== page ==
British sports car makers are a bit like rock stars from a bygone era. Some of them stick around for decades releasing hit after hit (Lotus), while others release a few belters before vanishing off the face of the Earth only to appear with another cracker a decade later. A bit like Noble. And, of course, there are the stars who constantly fall out with other band members and only periodically make up for the odd reunion tour. This is Marcos.
Take a look back through the Marcos archives and it’s clear it discovered a winning formula early on. The distinct Kamm tail silhouette made its road car debut with the GT in the 1960s and was carried right through to the company’s closure in late 2007. Well, one of its closures. That being said, while the early cars were arguably more elegant in design, later models were proper British bruisers. Just look at the second iteration of the Marcos Mantis - with probably the most flared wheel arches of all time - and the mighty LM600 racer.
But the car we have here, the Mantaray, is the ultimate mix of Marcos’ earlier elegance and its slightly mad senior years. The Mantaray took the clean-yet-muscular lines of the Mantara GTS and introduced the first major change to the rear of the car since the original GT. The tail sat a little higher and wider, ditching the tapered-in design of the cars that came before yet retaining the distinctive Kamm tail look.
Crucially, though, it was available with a host of engines. These included a 2.0-litre naturally aspirated Rover Tomcat motor, plus a turbocharged variant, along with Rover V8s in 4.0 and 4.6-litre capacities - which is extraordinary, really, given that the Mantaray was built in extremely limited numbers. Naturally V8s accounted for the majority of sales, with 18 cars, while eight others are believed to have been built with half-pint four pots. Only a British sports car would offer four engine options for a 26-strong production run.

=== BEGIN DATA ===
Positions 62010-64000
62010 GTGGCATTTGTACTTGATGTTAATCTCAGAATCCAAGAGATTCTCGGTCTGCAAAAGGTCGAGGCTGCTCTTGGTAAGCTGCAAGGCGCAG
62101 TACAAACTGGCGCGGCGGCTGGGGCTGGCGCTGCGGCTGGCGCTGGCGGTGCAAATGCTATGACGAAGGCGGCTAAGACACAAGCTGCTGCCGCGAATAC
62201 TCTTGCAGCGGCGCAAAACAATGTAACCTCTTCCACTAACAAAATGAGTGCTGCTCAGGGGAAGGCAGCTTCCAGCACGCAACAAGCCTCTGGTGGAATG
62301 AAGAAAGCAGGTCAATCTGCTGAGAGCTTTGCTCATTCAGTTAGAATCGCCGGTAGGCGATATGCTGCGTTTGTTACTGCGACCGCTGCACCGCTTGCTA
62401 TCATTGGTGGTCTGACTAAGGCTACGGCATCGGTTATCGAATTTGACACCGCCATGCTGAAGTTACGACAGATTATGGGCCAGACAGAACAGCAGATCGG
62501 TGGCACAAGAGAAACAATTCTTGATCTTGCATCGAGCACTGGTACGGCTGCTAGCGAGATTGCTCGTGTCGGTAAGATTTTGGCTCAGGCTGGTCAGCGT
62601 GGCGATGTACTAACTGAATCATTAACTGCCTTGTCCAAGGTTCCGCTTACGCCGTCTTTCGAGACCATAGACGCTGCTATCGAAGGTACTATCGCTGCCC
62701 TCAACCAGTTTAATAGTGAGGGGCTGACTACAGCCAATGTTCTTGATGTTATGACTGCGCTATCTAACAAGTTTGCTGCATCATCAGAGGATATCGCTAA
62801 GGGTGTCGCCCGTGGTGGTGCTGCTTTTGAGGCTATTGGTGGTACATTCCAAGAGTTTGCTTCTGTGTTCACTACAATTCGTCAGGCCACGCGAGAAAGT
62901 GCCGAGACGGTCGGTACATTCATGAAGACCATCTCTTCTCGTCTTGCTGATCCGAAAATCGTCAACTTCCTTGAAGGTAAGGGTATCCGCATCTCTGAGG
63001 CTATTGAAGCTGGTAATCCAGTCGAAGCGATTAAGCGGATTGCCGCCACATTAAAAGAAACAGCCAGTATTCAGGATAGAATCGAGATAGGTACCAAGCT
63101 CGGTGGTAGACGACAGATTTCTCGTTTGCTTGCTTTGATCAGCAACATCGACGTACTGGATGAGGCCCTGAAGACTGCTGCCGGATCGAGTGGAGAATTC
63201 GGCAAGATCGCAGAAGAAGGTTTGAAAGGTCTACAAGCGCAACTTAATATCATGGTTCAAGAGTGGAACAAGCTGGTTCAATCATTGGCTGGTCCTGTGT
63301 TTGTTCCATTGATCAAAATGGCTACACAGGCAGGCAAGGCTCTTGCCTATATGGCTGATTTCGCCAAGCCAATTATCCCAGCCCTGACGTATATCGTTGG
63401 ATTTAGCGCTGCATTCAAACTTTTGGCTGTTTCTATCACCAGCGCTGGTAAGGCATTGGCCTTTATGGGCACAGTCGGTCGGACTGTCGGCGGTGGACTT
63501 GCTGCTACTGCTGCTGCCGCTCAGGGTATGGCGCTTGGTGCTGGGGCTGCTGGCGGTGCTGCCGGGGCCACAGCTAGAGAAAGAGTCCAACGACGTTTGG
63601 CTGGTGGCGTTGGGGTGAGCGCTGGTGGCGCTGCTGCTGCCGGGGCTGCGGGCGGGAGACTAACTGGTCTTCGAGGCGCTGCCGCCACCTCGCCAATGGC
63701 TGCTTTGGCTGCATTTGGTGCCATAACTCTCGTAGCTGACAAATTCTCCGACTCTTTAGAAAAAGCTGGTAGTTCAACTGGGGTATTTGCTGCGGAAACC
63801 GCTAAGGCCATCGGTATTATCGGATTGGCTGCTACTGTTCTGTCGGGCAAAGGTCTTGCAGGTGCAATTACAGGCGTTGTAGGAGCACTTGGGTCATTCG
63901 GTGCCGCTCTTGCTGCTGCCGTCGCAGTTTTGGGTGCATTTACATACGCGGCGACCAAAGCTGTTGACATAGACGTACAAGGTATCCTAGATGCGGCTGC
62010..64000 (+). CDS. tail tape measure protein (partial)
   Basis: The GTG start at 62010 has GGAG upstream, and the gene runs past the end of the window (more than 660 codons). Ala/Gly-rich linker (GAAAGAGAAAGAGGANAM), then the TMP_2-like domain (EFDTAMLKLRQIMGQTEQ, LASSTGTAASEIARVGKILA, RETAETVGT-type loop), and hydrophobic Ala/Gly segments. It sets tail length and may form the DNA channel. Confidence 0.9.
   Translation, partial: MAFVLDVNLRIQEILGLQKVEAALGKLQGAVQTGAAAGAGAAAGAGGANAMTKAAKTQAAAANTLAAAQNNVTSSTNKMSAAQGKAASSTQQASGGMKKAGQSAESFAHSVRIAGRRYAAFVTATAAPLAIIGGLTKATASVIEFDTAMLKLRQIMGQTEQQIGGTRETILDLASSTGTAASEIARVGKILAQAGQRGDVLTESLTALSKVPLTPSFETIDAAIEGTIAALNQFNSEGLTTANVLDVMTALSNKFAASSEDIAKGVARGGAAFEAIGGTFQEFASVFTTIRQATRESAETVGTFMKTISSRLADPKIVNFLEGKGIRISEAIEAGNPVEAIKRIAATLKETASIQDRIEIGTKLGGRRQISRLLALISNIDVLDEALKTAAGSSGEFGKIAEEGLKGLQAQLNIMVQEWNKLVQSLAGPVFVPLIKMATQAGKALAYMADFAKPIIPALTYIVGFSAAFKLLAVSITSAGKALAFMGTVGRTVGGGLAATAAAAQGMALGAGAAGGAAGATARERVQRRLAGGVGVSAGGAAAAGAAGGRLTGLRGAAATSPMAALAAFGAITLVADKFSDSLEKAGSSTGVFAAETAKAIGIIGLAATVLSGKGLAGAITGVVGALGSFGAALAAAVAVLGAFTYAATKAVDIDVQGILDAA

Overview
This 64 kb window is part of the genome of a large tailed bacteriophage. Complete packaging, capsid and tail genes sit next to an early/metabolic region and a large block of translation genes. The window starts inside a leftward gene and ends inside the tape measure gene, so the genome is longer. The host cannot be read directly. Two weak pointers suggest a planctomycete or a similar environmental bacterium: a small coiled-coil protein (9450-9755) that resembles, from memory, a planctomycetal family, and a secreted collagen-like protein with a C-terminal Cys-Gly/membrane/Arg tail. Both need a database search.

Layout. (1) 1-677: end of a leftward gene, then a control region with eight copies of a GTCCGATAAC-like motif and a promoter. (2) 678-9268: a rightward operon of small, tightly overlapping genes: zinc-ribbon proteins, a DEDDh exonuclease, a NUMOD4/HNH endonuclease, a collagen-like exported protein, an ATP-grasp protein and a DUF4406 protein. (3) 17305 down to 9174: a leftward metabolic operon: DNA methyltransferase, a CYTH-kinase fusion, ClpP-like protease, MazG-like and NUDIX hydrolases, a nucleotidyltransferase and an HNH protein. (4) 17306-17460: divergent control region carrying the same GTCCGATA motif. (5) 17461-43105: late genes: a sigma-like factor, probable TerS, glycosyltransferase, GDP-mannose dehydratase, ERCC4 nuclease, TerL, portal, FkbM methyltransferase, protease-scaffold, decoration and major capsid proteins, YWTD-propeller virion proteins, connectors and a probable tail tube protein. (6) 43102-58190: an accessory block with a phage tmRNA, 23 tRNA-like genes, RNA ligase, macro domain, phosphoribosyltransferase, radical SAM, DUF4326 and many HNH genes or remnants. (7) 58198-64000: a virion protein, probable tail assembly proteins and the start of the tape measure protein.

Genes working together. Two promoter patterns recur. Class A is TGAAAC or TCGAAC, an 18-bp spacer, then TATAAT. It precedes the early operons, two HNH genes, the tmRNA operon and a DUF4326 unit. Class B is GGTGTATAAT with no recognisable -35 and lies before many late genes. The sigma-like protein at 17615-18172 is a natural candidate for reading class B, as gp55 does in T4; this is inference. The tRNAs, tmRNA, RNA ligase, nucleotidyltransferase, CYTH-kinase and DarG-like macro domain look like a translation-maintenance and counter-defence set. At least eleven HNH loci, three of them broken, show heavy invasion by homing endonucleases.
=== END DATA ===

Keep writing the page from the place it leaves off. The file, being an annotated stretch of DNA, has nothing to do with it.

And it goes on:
Of course, it had intended to build more, until, you guessed it, the company went bankrupt and production ground to a halt. That was until it found a wealthy Canadian investor, who managed to kickstart production of the V6-engined Marcasite and the wonderfully different TSO GT2, both of which were produced in extremely limited numbers throughout the 2000s before the business went under in 2007. Again. Only, it bounced back once more in 2010 with the mid-engine Spirit 220, moving Marcos into a new era of cars no longer clinging on to the legacy of the original GT. Yet, here we are in 2022 and the Marcos name has seemingly been resigned to the history books. For now, at least.
This Mantaray may just be the perfect example of Marcos in its heyday. It’s one of seven cars manufactured with the 4.6-litre V8, with power coming in at 324hp (numbers vary online, so feel free to correct us in the comments). Not bad for a car weighing a smidge over a tonne, resulting in what we’d expect to be a very slippery rear axle. What makes this model even more special, however, is that it’s the original UK press car, with clippings from various car magazines included in the sale. Sweet.
So, how does £29,995 sound for an ultra-rare slice of British sports history? It’s covered 36,000 miles and, to quote the ad, a “stack of paperwork” documenting all the paperwork that’s been done. There’s even a walkaround video so you can get a closer look for yourself. It may not have the futuristic appeal of a TVR Tuscan, or the yesteryear charm of a Morgan, but it’s certainly got all the ingredients that go into making a British icon.
SPECIFICATION | Marcos Mantaray
Engine: 4,554cc V8
Transmission: 5-speed manual, rear-wheel drive
Power (hp): 324@4,750rpm
Torque (lb ft): 281@3,100rpm
Year registered: 1998
Recorded mileage: 36,000
Price new: £39,000
Yours for: £29,995
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